Ilankai Tamil Sangam

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Association of Tamils of Sri Lanka in the USA

More Than a Minority Problem

by Jed Yoong's blog, December 2, 2007

It has been 50 years since we achieved independence from the British but it seems the current Government may be even more cruel and evil than the colonial power. How else do you explain the indifferent crushing of legitimate complains from this group of ethnic Indians? Why else would the mainstream media ignore the sufferings of this people and go the extra mile of labelling as a group of thugs?...

Additionally, as we depend more on trade, we cannot afford to ruffle feathers, especially economic giants like India and China. Whereas before the Government would have gotten away with asking ethnic Indians and Chinese to "balik India or Cina", now it may be wiser to tip-toe around the Indian and Chinese government.

NAZRI HAS DONE IT AGAIN. But this time the Minister in the Prime Minister's Department underestimated the clout of the so-called "penyangak" or "thugs" who marched on November 25 under the Hindu Rights Action Force (HINDRAF) banner. For so long these UMNOputeras have stomped on the most marginalised ethnic group in our country — the Indians. Snide remarks, blatant discrimination and negative stereotyping are common. But now, the issue has exploded into an international diplomatic time bomb and potentially another Sri Lanka.

A CALLOUS GOVERNMENT, THE MAKING OF A PEOPLE'S UPRISING?

Batu Caves

I've always believed that the true test of a person is how they treat those who are of no use to them, like the poor, weak and downtrodden. A man may put on his aristocratic best when talking to a Minister but bark at the lowly waiter. Perhaps the man was mistreated before he was rich and powerful. Hence, he thinks it is his turn to show-off his elevated status by being rude. By extension, the Barisan Nasional's government reaction towards the peaceful rally is telling of the ingrained values of the UMNO-led government: ketuanan Melayu or Malay supremacy at all costs.

After the BERSIH rally on Nov 10, in which about 10,000 gathered in front of Istana Negara or National Palace to hand over a memorandum to the Agong, the head of the monarchy, I was rather tired of our rallies. But when I saw the photos on Jeff Ooi's blog showing the police herding a group of ethnic Indians into the Batu Caves temple compound, one of the holiest Hindu shrines in the country, and then firing water canon and tear gas at them, it dawned on me that the Barisan Nasional government does not have an inch of sympathy or respect for other races, whether oppressed or thriving. As long as you oppose, you will be 'crushed'.

Malaysia's population comprises many ethnic groups, with the politically dominant Malays comprising a plurality. By Constitutional definition, all Malays are Muslim. More than a quarter of the population is Chinese. They have historically played an important role in trade and business.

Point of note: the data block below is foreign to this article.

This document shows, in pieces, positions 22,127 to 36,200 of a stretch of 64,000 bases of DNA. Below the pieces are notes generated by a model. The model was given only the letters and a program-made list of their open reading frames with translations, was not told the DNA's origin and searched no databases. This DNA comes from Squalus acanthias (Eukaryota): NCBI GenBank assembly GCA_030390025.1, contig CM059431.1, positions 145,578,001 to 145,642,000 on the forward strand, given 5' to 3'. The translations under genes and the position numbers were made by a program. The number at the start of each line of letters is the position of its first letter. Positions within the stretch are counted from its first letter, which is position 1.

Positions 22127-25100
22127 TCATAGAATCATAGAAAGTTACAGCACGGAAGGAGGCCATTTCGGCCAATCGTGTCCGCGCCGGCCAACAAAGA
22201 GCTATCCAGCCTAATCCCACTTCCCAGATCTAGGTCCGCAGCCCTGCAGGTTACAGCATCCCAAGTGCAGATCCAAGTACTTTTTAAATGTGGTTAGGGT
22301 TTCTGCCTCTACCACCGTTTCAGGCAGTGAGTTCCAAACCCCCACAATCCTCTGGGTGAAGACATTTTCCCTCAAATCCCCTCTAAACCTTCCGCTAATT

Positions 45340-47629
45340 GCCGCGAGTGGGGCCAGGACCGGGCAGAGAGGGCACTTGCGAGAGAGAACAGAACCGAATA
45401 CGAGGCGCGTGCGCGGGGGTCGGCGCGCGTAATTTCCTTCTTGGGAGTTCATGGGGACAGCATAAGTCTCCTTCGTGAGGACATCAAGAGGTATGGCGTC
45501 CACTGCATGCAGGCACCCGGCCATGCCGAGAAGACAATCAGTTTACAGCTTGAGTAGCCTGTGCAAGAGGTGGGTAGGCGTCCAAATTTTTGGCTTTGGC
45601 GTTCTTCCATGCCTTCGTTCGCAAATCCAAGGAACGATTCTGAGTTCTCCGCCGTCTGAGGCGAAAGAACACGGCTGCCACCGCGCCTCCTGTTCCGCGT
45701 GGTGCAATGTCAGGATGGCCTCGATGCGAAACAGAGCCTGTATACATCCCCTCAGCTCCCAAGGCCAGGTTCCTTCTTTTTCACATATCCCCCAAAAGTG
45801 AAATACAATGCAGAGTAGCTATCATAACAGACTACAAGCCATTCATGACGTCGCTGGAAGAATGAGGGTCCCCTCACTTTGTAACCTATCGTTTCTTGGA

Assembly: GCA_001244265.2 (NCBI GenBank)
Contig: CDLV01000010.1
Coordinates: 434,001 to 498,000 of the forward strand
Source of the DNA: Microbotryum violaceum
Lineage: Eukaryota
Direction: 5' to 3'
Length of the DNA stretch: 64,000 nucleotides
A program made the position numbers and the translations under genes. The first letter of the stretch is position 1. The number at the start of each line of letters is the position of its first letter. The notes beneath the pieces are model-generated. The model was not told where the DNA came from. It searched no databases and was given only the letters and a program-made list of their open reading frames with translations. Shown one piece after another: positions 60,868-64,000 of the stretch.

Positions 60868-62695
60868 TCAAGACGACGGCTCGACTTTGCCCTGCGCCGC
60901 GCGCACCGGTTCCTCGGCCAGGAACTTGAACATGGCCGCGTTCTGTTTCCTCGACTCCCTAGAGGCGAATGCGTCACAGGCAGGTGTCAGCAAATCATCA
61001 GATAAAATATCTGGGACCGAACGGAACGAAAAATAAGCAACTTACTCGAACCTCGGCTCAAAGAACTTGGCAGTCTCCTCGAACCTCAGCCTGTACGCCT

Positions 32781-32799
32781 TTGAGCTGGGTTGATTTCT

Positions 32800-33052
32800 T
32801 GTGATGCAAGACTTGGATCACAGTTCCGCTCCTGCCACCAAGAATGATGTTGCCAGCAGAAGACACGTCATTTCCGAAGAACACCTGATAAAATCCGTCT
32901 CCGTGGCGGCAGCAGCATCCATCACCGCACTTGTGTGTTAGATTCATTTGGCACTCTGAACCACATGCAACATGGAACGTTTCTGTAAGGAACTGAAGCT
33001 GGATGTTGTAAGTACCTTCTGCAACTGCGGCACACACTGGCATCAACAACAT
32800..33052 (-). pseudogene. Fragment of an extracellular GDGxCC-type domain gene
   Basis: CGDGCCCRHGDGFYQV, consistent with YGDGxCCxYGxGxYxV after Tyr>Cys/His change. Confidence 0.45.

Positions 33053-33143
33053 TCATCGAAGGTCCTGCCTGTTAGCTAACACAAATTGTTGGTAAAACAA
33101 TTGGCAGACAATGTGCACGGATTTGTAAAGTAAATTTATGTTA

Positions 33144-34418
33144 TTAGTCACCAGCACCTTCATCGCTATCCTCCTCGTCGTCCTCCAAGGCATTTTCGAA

Malaysians of Indian descent comprise about 7% of the population and include Hindus, Muslims, Buddhists and Christians. About 85% of the Indian community is Tamil.

Non-Malay indigenous groups make up more than half of Sarawak's population and about 66% of Sabah's. They are divided into dozens of ethnic groups but they share some general patterns of living and culture. Until the 20th century, most practiced traditional beliefs, but many have become Christian or Muslim.

This year alone, we have witnessed a marked increase in public rallies like the Malaysian Trades Union Congress (MTUC) demanding a minimum wage; the Bar Council's 2000-strong Walk for Justice after the Lingam video was exposed; the 40,000-strong BERSIH rally for free and fair elections; and now Hindraf.

The Government appears to be losing their patience and Malaysiakini reported on Thursday that Prime Minister Abdullah Badawi has threatened to use the Internal Security Act (ISA), which allows detention without trial. He reportedly said, "So, I don't know (when to invoke the ISA), but ISA will be there. When it is appropriate to use it, it will be used….If there are views, the government is prepared to listen, but if demanded in the way that can lead to the country's instability, then we've to take action."

When the minority Tamil population was similarly oppressed in Sri Lanka, they revolted and now the country has descended into a full-fledged civil war, says an editorial in India Daily. It goes on to say, "A similar situation is arising in Malaysia. The Indian communities in Malaysia are abused for centuries." Additionally, India's Daily News and Analysis (DNA) reported that senior political journalist Baradan Kuppusamy "senses an increasing inclination to resort to militancy as a last resort." The report ends with this chilling sentence: "For the Indian foreign policy establishment, which is still grappling with the Sri Lanka-sized problem, the prospect of Malaysia going down the same road can only be a nightmarish proposition."

PERPETUATING PROPAGANDA VIA THE MASS MEDIA.

Instead of highlighting HINDRAF's grouses, the media coverage before and after the rally demonised this group - painting them as rowdy hooligans defying a court order issued to 'arrest on sight' any demonstrator. The phrase "illegal rally" was repeated throughout the reports but there was no commentary on the undemocratic practice of denying them a police permit. Our constitution guarantees our freedom to peaceful assembly but unfortunately, we are still under 'darurat' or emergency law since 1969. Hence, a public gathering of more than a few requires a police permit.

Admitedly, there were violent episodes but the rally was mostly peaceful. Some parties have also alleged that skirmishes were started by agent provocateurs planted by the Government.

Despite photographic evidence of the Batu Caves incident, the mainstream media continued to defend the harsh police action. The Star's frontpage on Nov 26 screamed: "Hindraf defies court order and goes ahead with gathering." While other headlines said "PM: Police had to take action", "Cops forced to use tear gas, water cannons", "Batu Caves temple property damaged, 69 protesters held" and of course, "Cop hurt trying to control crowd" with a photo of a bleeding cop to boot. There was even a video report alleging that the a police report was lodged by a temple staff hence forcing to the police to act but "Pictures tell the real story".